Friday, 20 January 2012

government position of ignoring Cornish identity is untenable

In July last year the 2nd Cornish national minority report was published. It urged the government to recognise the difference of the Cornish people in law by adding the Cornish into the Framework Convention for the Protection of National Minorities, link here to the pdf. Basically this means that the government officially recognises Cornish difference and admits that we are a different people and deserve as much recognition as any other background within the UK. As of yet and as far as I am aware the government has not added the Cornish. This is despite the fact that the Prime Minister himself admitted: "I think Cornish national identity is very powerful". Note he doesn't question whether the Cornish people do form a national identity but accepts it as a fact. He certainly is not alone in the Conservative party, the leader of Cornwall Council co-signed the report as did the leaders of all the party groups on the council: Liberal Democrat, Mebyon Kernow, Labour and the leader of the Independent group. Despite this no action has been taken by the government.

The status of the Cornish and official recognition is a confused and muddled area. On the one hand the government recognises the Cornish language but unlike any other group in the UK they don't recognise the people from which the language belongs. Name any language and any national group in the UK and both their language and their people are recognised in law, whether French, Polish, Welsh, English or Vietnamese. Similarly with the census, the Cornish people have the option to write in Cornish on the form and this is duly recorded, but unlike any other national group we have this option without recognition either in the Framework Convention or the Race Relations Act. The Cornish are in effect in limbo partly recognised here and there and  equally partly ignored. This situation is untenable due to it's inconsistency.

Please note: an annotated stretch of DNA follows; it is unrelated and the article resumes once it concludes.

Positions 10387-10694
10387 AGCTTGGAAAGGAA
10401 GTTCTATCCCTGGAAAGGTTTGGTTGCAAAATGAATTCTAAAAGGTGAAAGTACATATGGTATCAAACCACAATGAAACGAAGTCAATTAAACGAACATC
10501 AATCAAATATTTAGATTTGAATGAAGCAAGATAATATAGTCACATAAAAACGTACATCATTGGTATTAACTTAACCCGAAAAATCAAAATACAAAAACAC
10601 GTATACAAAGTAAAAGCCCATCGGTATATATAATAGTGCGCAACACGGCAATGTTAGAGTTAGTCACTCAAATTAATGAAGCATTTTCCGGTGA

Further too that recent news stories reveal that Cornish identity is on the rise. According to the school survey 41% of school children in Cornwall are recorded (by themselves or their families) as Cornish as opposed to White British.  This trend has increased over the years, the first PLASC survey in 2006 revealed 24% of respondents as Cornish, 2007: 27%, 2008 30%, 2009 34%, 2010 37%. For whatever reason more and more people in Cornwall are identifying as Cornish as opposed to any other identity.

Today the Guardian has published and updated the results of their online survey: How British do you feel?  less scientific it must be said than the schools survey but nonetheless a strong indicator of Cornish identity. Guardian readers were given the opportunity online to enter their postcode and pick a flag. Across the UK 6,549 recorded themselves as British, 8,948 as not British. Of the non-British respondents 2,386 recorded as English, 1,355 Welsh, 2,874 Scottish and 1,309 as others. Unfortunately the Guardian much like the government has not recognised the Cornish for the purposes of the survey, but much like Cameron they have to admit the identity is real and clearly statistically noticeable. By far the greatest concentration of "others" is in Cornwall, to which the Guardian comments: "Another 1,309 people chose other, particularly in Cornwall" link Now we must bear in mind that the questions and options was one dimensional and others may have included anybody not British,Welsh, English, Scottish, Irish, Northern Irish. Nonetheless the frequency of other flags in Cornwall is far greater than any other area. It is safe to assume that these others are mostly Cornish respondents keen to express their identity as such. My good friend John Ellery Bodrugan tampered with the original Guardian map (see here) changing flags for the others to Cornish.

The government position of recognising the Cornish people here and there is slapdash and incoherent. No other group from any corner of the globe faces this muddled approach to recognition why should our corner of this island be singled out like this? There is little point recording Cornish identity on the official census or on the school census or any other census without it meaning anything. The purpose of statistics is to inform policy, without recognition all this hard work and resources spent has no chance of informing anything. The Cornish people have some recognition by the UK government, we do record our identity in diverse ways, there is a clear need for government to catch up with the desires of the Cornish people and concede that we do exist. I don't know why the government don't recognise the Cornish people's identity but fixing this incoherent fudge is really quite simple.

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